The Sigma Xi Emory Cheek Memorial Scholarship Committee has selected Emily Rowland as this year's scholarship recipient.

Rowland will graduate from Tift County High School this year and plans to attend Mercer University.

The Sigma Xi Emory Cheek Scholarship was created to honor the memory of the late Emory Cheek, who was the librarian for the Coastal Plain Experiment Station.

Each year the scholarship committee selects one Tift County High student based upon merit and need.
Tift Regional Medical Center receives an award from the Workplace Partnership for Life for the hospital's commitment to organ, eye, and tissue donation. From left are Annsley Mathis, Maebry Garner, Mallory Moreland, Carol Smith, and Michael Thompson. 
Southwell has joined other area hospitals, healthcare organizations, and the LifeLink Foundation to create a donation-friendly community through the Hospital Organ Donation Campaign.

This national initiative challenges healthcare organizations to educate employees, patients, visitors, and the community about the need for organ, eye, and tissue donation and offer opportunities to sign up as donors. More than 443,000 people nationwide have added their names to state registries through the campaign.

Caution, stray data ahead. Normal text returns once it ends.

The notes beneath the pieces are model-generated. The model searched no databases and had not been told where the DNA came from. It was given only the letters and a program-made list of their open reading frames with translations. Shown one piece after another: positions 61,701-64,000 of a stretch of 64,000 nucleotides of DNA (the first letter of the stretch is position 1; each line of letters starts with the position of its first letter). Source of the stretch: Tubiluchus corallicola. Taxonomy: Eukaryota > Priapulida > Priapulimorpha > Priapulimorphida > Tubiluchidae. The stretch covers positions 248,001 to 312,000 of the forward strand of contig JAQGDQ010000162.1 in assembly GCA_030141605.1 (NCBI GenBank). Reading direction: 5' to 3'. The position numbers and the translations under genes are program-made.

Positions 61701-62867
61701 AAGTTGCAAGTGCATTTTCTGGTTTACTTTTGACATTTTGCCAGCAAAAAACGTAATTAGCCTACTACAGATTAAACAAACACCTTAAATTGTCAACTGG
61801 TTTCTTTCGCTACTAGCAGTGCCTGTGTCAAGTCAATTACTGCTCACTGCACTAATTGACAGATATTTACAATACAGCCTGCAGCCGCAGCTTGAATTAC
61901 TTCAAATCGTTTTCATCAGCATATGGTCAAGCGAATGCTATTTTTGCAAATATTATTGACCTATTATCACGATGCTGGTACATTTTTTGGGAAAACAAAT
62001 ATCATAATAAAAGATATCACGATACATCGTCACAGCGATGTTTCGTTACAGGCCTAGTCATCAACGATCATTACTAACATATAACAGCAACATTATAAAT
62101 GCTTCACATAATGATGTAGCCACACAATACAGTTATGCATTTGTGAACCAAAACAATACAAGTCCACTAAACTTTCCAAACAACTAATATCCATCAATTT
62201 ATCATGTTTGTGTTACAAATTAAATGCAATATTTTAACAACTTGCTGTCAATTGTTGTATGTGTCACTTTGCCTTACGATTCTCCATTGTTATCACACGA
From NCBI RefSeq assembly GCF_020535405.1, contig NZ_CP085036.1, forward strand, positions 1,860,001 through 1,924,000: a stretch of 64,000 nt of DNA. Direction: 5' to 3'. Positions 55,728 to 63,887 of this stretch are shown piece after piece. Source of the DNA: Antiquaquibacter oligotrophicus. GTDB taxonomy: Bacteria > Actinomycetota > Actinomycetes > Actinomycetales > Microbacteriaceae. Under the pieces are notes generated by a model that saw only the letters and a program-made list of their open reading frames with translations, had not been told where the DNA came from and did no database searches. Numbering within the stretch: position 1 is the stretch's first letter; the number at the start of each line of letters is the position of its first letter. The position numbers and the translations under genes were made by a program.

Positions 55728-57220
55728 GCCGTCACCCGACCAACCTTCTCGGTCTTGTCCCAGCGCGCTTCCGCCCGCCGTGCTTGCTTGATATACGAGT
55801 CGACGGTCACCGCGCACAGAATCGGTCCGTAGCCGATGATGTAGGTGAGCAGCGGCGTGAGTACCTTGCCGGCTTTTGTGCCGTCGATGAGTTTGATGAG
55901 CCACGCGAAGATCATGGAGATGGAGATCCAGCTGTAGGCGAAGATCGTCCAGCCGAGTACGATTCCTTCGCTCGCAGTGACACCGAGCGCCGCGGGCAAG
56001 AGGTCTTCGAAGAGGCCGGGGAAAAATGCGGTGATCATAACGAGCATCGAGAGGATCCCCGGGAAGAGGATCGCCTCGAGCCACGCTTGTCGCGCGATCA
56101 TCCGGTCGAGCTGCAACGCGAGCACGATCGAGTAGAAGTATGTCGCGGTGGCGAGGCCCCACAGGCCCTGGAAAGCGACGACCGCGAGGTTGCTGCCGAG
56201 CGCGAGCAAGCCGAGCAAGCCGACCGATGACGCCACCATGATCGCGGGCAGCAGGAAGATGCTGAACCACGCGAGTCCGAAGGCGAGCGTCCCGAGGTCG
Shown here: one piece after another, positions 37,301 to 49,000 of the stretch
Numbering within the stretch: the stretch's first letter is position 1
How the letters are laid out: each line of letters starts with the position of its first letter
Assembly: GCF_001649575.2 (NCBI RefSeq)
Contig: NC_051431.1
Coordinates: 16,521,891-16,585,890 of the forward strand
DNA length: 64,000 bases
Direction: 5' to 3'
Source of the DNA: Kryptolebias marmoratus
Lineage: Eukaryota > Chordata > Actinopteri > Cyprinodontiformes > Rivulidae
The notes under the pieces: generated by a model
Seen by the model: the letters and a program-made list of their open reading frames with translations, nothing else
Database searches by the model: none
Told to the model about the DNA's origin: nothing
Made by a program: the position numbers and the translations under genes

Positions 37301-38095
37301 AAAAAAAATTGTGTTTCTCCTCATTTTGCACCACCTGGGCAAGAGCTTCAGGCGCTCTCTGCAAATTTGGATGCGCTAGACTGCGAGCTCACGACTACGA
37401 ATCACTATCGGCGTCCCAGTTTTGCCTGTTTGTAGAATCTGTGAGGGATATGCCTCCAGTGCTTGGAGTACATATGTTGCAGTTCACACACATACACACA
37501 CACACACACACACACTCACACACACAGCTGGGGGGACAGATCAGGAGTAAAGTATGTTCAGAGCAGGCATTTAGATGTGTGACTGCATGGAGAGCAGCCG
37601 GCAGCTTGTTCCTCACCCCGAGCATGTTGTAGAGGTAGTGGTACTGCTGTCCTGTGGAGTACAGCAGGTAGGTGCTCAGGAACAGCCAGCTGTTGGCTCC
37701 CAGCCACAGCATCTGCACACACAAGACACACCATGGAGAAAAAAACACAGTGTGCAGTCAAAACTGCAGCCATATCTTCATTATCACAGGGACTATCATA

“Organ, eye, and tissue donation is a very important to us at Southwell,” said Tonia Garrett, chief nursing officer for Southwell's Tift Regional Medical Center.

“We work very hard to educate our staff, our patients and visitors, and our overall community on organ donation. There are a lot of myths out there about it, so we try to dispel those with various education programs. There is a large need for the gift of life, as each tissue donor can save or improve up to 75 lives.”

Every 11 minutes another person is added to the national transplant waiting list, which currently includes more than 113,000 people. Approximately 22 people die every day because of organ shortage.
"Punkin" is available for adoption at the Tift County Animal Shelter. To adopt your next pet, visit the Animal Shelter from 1-6 p.m. Mondays through Fridays, or call 229-382-PETS (7387).
Pets of the Week are sponsored by:
Branch's Veterinary Clinic
205 Belmont Ave., Tifton, 229-382-6055
– APRIL 15, 1916
Tifton residents voted on April 15, 1916, to approve a $76,000 bond issue for schools, water-line extensions, street paving and fire department equipment. Of the amount, $30,000 was earmarked to build a new high school on Tift Avenue. The school, pictured below, was completed in 1917 and is now the county's Charles Kent Administrative Building.